town for many weeks yet. But, you know, Michael and I do very well
without him, very well, indeed, and it would never do to take him
away from his duties--would it, Michael?"

Here was a shoal to be avoided.

"No, you mustn't think of tempting him to come up to town," said
Michael. "Give me some tea for Aunt Barbara."

This answer entranced Lady Ashbridge; she had to nudge Michael
several times to show that she understood the brilliance of it, and
put lump after lump of sugar into Barbara's cup in her rapt
appreciation of it. But very soon she turned to Sylvia again.

"And your brother is a friend of Michael's, too, isn't he?" she
said. "Some day perhaps he will come to see me. We don't see many
people, Michael and I, for we find ourselves very well content
alone. But perhaps some day he will come and play his concert over
again to us; and then, perhaps, if you ask me, I will sing to you.
I used to sing a great deal when I was younger. Michael--where has
Michael gone?"

Michael had just left the room to bring some cigarettes in from
next door, and Lady Ashbridge ran after him, calling him. She
found him in the hall, and brought him back triumphantly.

"Now we will all sit and talk for a long time," she said. "You one
side of me, Miss Falbe, and Michael the other. Or would you be so
kind as to sing for us? Michael will play for you, and would it
annoy you if I came and turned over the pages? It would give me a
great deal of pleasure to turn over for you, if you will just nod
each time when you are ready."

Sylvia got up.

"Why, of course," she said. "What have you got, Michael? I
haven't anything with me."

Michael found a volume of Schubert, and once again, as on the first
time he had seen her, she sang "Who is Sylvia?" while he played,
and Lady Ashbridge had her eyes fixed now on one and now on the
other of them, waiting for their nod to do her part; and then she
wanted to sing herself, and with some far-off remembrance of the
airs and graces of twenty-five years ago, she put her handkerchief
and her rings on the top of the piano, and, playing for herself,
emitted faint treble sounds which they knew to be "The Soldier's

Then presently her nurse came for her to lie down before dinner,
and she was inclined to be tearful and refuse to go till Michael
made it clear that it was his express and sovereign will that she
should do so. Then very audibly she whispered to him. "May I ask
her to give me a kiss?" she said. "She looks so kind, Michael, I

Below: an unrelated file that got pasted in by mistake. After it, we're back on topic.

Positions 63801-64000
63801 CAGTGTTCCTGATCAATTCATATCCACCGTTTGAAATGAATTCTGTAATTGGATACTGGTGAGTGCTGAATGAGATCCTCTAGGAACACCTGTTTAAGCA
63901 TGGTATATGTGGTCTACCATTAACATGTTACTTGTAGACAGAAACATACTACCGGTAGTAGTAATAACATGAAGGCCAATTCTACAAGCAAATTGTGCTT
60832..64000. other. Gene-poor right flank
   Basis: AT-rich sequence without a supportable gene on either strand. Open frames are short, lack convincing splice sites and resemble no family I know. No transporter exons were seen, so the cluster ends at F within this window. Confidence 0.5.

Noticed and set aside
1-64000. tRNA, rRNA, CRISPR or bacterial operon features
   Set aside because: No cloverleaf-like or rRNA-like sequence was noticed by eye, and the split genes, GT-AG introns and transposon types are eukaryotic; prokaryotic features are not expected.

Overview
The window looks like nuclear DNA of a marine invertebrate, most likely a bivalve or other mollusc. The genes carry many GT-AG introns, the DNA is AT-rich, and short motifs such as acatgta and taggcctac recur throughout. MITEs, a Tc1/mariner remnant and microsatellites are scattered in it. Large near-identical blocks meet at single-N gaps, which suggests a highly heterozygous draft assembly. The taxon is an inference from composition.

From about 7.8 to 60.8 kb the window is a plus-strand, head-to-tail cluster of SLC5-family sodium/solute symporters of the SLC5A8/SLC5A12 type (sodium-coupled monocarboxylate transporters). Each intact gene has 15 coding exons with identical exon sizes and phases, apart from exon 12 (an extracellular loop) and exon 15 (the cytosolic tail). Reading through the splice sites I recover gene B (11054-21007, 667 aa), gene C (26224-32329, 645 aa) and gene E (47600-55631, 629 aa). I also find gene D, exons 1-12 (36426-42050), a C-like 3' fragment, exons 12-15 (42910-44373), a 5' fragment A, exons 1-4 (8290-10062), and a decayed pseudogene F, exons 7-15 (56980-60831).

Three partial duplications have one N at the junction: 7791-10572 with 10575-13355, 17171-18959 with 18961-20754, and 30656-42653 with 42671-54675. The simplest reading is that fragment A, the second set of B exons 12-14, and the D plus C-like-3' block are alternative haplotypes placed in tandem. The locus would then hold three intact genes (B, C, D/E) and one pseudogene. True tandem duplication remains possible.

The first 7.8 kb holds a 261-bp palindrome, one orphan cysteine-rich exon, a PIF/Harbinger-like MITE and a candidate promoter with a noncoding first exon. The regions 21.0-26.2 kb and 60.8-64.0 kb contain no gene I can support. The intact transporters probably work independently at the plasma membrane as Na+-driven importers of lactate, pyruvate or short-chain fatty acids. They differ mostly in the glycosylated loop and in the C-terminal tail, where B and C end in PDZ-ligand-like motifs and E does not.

don't think she would mind."

Sylvia went back home with a little heartache for Michael,
wondering, if she was in his place, if her mother, instead of being
absorbed in her novels, demanded such incessant attentions, whether
she had sufficient love in her heart to render them with the
exquisite simplicity, the tender patience that Michael showed.
Well as she knew him, greatly as she liked him, she had not
imagined that he, or indeed any man could have behaved quite like
that. There seemed no effort at all about it; he was not trying to
be patient; he had the sense of "patience's perfect work" natural
to him; he did not seem to have to remind himself that his mother
was ill, and thus he must be gentle with her. He was gentle with
her because he was in himself gentle. And yet, though his
behaviour was no effort to him, she guessed how wearying must be
the continual strain of the situation itself. She felt that she
would get cross from mere fatigue, however excellent her intentions
might be, however willing the spirit. And no one, so she had
understood from Barbara, could take Michael's place. In his
occasional absences his mother was fretful and miserable, and day
by day Michael left her less. She would sit close to him when he
was practising--a thing that to her or to Hermann would have
rendered practice impossible--and if he wrestled with one hand over
a difficult bar, she would take the other into hers, would ask him
if he was not getting tired, would recommend him to rest for a
little; and yet Michael, who last summer had so stubbornly insisted
on leading his own life, and had put his determination into effect
in the teeth of all domestic opposition, now with more than
cheerfulness laid his own life aside in order to look after his
mother. Sylvia felt that the real heroisms of life were not so
much the fine heady deeds which are so obviously admirable, as such